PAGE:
WASHINGTON—American Federation of Government Employees National President John Gage today issued the following statement spotlighting the administration’s proposed cuts to the Department of Veterans Affairs (VA) health care budget.
“Recent news reports offer fresh evidence that the president is playing a budget shell game with our veterans’ health care. In a recent story for the Associated Press, Andrew Taylor wrote, ‘…Even though the cost of providing medical care to veterans has been growing by leaps and bounds, White House budget documents assume a cutback in 2008 and further cuts thereafter.’ Today’s Washington Post reported on a new study about the skyrocketing mental health treatment needs of our veterans. Specifically, the study found that one in three soldiers and Marines who served in Iraq later sought help for mental health problems and as many as 20 percent of combat veterans develop post-traumatic stress disorder (PTSD). Sadly, these stories show what AFGE has said all along: the administration is choosing to play politics when it comes to the care of the nation’s veterans.
“When the administration released its fiscal year 2007 budget, it touted a proposed 11 percent increase in health care dollars. However, upon further inspection, the “increase” was coupled with unacceptable increases in drug co-pays and enrollment fees, cuts in research and construction, and no boost in long-term care funding for aging veterans.
“The administration’s real agenda comes out in the proposed budget for fiscal year 2008 and beyond. After analyzing the president’s VA budget request, the Center for Budget and Policy Priorities found that the budget cuts funding for veterans’ programs by 13 percent—or $10.3 billion—by 2011. These extreme cuts come at a time when an increasing number of veterans are returning to the United States from the wars in Iraq and Afghanistan in need of medical care, physical rehabilitation and mental health care. Additionally, the VA also needs proper funding to support growing numbers of older veterans in need of long-term care.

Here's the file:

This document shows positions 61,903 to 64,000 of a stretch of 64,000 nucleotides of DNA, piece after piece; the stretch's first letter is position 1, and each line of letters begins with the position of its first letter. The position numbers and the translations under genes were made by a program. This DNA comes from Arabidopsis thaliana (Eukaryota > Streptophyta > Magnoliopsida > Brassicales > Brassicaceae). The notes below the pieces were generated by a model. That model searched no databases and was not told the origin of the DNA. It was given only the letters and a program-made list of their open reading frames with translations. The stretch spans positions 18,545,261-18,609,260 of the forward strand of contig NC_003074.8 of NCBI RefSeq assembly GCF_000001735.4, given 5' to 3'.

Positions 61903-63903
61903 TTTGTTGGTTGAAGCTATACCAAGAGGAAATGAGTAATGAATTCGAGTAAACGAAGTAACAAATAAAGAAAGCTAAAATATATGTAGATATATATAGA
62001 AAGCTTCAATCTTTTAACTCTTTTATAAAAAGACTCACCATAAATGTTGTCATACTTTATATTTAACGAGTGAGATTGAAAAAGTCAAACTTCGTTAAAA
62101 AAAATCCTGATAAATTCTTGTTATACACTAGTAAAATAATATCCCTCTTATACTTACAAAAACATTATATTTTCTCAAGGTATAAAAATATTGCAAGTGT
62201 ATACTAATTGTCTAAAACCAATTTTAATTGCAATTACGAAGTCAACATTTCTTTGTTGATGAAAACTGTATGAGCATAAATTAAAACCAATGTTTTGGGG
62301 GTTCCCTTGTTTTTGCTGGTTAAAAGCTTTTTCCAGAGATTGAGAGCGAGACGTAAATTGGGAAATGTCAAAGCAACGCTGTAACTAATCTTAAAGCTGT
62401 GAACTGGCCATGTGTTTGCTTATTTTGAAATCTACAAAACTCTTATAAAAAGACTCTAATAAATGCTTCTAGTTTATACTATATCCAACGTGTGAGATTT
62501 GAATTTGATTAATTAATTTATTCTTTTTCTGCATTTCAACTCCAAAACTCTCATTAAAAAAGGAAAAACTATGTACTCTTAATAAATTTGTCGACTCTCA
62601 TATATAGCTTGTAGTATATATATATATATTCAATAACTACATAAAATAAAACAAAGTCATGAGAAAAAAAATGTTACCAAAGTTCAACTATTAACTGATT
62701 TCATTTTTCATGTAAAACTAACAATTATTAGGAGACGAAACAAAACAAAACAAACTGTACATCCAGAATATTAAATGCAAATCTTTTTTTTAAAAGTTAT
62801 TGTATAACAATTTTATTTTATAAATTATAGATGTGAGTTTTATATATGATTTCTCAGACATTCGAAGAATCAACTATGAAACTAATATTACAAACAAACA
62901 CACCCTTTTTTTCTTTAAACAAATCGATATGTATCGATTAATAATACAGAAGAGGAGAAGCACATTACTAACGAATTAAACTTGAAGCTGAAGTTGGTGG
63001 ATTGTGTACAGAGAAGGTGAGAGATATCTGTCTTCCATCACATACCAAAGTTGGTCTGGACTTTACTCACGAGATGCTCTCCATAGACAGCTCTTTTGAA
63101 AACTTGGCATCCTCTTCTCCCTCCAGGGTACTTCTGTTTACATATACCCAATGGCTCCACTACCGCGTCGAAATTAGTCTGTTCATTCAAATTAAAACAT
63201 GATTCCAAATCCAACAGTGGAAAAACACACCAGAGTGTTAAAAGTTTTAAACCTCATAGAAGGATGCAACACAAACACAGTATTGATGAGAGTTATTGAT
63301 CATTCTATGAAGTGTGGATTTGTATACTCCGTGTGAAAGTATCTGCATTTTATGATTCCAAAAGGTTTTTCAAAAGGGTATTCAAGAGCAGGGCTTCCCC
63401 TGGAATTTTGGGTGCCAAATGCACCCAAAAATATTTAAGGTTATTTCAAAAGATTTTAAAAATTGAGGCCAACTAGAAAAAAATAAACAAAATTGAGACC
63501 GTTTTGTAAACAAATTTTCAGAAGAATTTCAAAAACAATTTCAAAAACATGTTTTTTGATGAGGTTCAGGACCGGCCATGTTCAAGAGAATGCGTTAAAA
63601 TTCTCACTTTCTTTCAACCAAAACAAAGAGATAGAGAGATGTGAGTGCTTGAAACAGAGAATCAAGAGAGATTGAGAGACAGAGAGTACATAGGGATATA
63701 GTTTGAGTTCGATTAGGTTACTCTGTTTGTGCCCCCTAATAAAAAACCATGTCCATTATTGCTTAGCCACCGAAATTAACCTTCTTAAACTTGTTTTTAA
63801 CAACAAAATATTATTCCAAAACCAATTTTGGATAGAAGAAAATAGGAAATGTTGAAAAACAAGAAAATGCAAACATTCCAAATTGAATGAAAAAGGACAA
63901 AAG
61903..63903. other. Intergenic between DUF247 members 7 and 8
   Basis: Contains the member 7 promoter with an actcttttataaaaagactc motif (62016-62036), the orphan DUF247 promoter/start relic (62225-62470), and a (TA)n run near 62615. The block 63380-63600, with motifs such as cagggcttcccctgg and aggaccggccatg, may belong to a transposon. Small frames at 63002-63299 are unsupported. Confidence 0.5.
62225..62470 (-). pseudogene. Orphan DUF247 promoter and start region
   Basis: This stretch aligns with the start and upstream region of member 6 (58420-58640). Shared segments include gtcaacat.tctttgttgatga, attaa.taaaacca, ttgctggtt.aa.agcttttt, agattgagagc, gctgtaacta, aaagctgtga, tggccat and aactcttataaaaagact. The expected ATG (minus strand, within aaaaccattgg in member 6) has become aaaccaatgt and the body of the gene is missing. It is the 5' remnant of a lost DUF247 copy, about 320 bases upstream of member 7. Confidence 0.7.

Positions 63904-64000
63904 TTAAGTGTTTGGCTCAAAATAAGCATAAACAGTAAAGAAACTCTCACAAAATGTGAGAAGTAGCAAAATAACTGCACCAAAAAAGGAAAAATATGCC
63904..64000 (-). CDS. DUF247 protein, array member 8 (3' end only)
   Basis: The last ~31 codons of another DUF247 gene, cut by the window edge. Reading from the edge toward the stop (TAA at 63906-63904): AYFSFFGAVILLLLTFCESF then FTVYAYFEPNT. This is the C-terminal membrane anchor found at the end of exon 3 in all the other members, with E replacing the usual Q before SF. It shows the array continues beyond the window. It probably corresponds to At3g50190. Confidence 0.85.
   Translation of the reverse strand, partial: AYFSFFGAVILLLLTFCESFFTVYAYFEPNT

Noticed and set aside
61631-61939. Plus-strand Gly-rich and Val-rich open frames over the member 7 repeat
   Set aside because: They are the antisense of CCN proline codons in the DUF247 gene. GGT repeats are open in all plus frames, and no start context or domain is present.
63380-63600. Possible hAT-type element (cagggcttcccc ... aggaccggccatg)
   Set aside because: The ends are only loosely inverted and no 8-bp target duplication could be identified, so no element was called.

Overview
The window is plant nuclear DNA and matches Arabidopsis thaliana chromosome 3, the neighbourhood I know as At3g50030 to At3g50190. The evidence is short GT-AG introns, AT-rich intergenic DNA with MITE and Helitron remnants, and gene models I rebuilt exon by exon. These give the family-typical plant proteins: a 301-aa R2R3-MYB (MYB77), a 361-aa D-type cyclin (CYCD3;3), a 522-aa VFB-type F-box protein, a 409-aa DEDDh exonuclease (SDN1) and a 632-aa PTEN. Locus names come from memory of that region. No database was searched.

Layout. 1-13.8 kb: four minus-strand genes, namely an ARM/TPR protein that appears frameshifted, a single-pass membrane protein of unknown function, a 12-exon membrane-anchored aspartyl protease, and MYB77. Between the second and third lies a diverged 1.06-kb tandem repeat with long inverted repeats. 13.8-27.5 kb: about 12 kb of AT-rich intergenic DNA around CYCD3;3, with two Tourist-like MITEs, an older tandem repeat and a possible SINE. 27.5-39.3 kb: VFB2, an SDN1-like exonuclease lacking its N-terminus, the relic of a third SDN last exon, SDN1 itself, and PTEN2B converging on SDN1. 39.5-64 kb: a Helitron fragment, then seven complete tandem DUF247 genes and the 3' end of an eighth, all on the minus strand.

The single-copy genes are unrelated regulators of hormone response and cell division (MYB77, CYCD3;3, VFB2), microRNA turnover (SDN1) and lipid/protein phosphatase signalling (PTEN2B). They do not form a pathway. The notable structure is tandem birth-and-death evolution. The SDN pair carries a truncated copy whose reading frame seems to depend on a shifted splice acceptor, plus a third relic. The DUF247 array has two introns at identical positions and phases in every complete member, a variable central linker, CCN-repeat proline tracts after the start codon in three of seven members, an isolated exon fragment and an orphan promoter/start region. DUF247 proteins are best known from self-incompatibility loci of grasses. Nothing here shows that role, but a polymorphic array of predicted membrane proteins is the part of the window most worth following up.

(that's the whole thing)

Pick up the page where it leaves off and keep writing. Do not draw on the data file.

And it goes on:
“The administration’s proposals seem even more illogical and mean-spirited given its admission that its poor projections led to billions of dollars in budget shortfalls in fiscal year 2006. With the cuts the president hopes to achieve in the 2007 budget, the administration is proposing what amounts to a 5-year, planned shortfall despite the fact that the VA continues to cut staff and exclude hundreds of thousands of veterans from the VA health care system just to stay afloat.
“Rep. Lane Evans (D-Ill.), the ranking Democrat on the House Committee on Veterans' Affairs, expressed great concern over the news that a significant number of service members with mental health problems leave military service a year after deployment—further evidence that mental health services should be expanded, not reduced. Rep. Evans has introduced legislation (H.R. 1588) to address the PTSD and mental health issues of service members and veterans.
“The administration continues to reject the only fix that makes sense for the VA health care budget: assured funding based on actual demand and health care inflation. Our veterans bravely served to protect the freedoms many of us taken for granted. They deserve better than election year politics, shortfalls, waiting lists and user fees. Veterans deserve the truth and a budget that keeps the country’s promise to them. They deserve assured funding so that the staff and resources that can heal their wounds are there when they need them.”